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Rover launches the CityRover - crucial new small car. Image by MG Rover.

Rover launches the CityRover - crucial new small car
Trevor Nicosia went along to the launch of the crucial new car from Rover - the CityRover.
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The Car Enthusiast was invited to Longbridge, home of MG Rover, for the launch of a new small car - the long awaited Metro/Rover 100 replacement.

A small introduction from the bigwigs at MG Rover served to reinforce the message (in light of some recent press comments) that MG Rover are in good health, that their cost and profit positions are on target (as set back in May 2000) despite the difficult trading position the industry finds itself it. MG Rover is relaunching in Japan next week and has taken over sales in Sweden from BMW (who sold just 18 cars in 2002), where it is expected that 1,500 cars per annum will be sold.

We were introduced first to the new interpretation of the Rover Viking longship logo being phased in as from now to reflect changes in technology and branding since the old logo was first used. The untrained eye will miss the change entirely. On showing the new badge to my four-year-old son he immediately said "Rover" - so either a success or money not well spent depending on your viewpoint.

We were also told about forthcoming models, such new derivatives of the MG ZS with 1.6-litre 110 PS and 1.8-litre 120 PS engines. Finally we were assured that the MG ZT 260 V8 is on target and would be with us soon.

And so to the launch of the new small car. The importance of this car to MG Rover is hard to understate. The small car market throughout Europe is currently running at some 4.5 million units per year, with 1.1million of these being the so called "city" cars - those smaller than the Rover 25 such as the Ford Ka, VW Lupo, Peugeot 106, etc. Since the demise of the Rover 100 (nee Metro) in 1998, MG Rover dealers have not had an offering for this market. Even in the last days of the Rover 100, sales for this model accounted for approximately one third of the company's sales - so the dealers will be hoping the new car will prove good for business.

The lights were dimmed; the dry ice machines started bellowing their smoke, the fanfare music played and two hidden turntables on the stage rotated to reveal the new car, and its new name - CityRover. The new Rover is a name, not a number. Whether future Rovers will be named MotorwayRover, OutofTownRover, etc. remains to be seen...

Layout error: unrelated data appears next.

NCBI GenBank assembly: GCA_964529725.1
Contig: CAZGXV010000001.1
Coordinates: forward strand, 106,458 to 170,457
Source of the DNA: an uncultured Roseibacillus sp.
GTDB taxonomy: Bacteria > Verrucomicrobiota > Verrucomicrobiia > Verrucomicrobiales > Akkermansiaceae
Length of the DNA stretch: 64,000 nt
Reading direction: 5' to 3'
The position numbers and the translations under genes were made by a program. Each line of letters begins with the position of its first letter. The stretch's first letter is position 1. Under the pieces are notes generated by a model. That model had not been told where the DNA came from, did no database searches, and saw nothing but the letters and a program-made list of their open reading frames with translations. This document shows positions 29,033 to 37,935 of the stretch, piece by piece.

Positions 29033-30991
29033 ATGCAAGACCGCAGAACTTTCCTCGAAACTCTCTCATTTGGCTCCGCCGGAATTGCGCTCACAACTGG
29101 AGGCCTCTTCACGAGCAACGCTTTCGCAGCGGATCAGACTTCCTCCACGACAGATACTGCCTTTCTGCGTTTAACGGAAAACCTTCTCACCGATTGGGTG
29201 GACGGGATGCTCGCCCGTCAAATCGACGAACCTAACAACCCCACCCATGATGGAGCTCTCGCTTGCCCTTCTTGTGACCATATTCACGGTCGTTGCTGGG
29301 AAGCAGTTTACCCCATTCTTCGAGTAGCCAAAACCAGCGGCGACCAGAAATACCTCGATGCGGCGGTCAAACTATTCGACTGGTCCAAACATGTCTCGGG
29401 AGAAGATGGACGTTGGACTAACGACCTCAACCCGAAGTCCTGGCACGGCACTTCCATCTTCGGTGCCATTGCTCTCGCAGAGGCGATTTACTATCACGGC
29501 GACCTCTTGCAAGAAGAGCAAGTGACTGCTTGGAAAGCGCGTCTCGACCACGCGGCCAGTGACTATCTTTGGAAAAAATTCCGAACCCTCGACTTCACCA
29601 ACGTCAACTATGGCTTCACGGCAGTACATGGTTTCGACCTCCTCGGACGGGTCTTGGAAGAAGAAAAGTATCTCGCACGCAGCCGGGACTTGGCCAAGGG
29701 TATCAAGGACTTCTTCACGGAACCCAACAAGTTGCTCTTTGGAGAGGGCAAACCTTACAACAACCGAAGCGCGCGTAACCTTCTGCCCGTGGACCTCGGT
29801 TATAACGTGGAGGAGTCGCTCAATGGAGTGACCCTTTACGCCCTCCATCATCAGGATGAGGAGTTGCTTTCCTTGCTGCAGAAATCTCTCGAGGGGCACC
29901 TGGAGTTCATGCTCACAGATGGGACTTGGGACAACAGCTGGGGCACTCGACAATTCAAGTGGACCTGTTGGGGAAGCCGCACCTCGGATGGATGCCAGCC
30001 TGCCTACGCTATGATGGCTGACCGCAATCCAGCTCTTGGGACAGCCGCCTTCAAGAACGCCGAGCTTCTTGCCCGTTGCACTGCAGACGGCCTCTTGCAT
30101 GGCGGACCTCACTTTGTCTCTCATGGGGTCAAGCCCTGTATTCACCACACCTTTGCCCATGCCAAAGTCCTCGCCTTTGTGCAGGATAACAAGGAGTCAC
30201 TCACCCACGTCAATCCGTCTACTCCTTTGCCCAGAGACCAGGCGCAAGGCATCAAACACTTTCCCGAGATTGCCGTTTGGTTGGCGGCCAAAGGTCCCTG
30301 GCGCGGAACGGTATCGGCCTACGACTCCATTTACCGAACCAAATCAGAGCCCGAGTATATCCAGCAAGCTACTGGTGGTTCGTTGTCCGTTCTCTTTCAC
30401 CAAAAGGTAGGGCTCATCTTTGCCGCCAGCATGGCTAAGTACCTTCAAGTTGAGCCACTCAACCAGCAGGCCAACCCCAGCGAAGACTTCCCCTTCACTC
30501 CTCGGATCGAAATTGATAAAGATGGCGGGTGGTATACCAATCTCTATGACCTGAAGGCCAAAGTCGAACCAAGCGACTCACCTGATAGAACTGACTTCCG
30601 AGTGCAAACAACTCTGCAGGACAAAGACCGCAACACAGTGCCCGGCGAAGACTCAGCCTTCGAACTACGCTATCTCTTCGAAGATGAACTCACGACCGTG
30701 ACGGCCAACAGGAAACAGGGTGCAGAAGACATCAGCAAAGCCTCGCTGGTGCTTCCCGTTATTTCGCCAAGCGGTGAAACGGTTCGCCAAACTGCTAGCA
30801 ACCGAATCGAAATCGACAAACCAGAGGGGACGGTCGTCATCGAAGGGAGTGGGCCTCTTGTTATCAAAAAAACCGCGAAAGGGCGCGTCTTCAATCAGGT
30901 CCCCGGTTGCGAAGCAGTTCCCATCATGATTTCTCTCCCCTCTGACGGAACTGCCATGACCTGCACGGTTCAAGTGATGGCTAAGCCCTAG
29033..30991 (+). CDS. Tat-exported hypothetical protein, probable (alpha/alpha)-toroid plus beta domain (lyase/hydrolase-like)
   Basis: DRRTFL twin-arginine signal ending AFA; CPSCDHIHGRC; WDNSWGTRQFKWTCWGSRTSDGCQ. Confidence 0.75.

We already had the knowledge that the new car is based on the Tata Indica and would be built in India. We also knew that the Indica, which has been in production since 1999, was plagued with early quality problems. Strangely enough, during the introduction of the CityRover, its country of origin was omitted, as was any mention of Tata. The only veiled reference was that the car had been thoroughly tested in hot and humid climates.

Initial impressions were good - we had already been told that the car was about the same size as a Peugeot 106 in terms of length and width, but is as currently becoming fashionable, CityRover is taller than the norm, enabling the passengers to sit more upright and enjoy more interior space. I thought it looked a little like the Toyota Yaris with Fiat Punto taillights - smart without being avant-garde as the Ford Ka had been. Conservative but modern - just what a Rover should be.

A closer inspection showed panel gaps to be reasonably even, the paintwork deep and lustrous on the metallic silver and metallic silver-blue examples shown - hopefully the production models will exude the same quality. Inside, the dashboard resembles the Ford Ka with a little of the funkiness taken out, but the quality of plastics, trim and fittings are no worse than the Ka. This is reassuring given the Tata's problems. Whether the quality is up to the expectations that Rover used to bring is another matter. Perhaps the optional leather trim, which we did not see, will help to reinstate the 'Roverness'.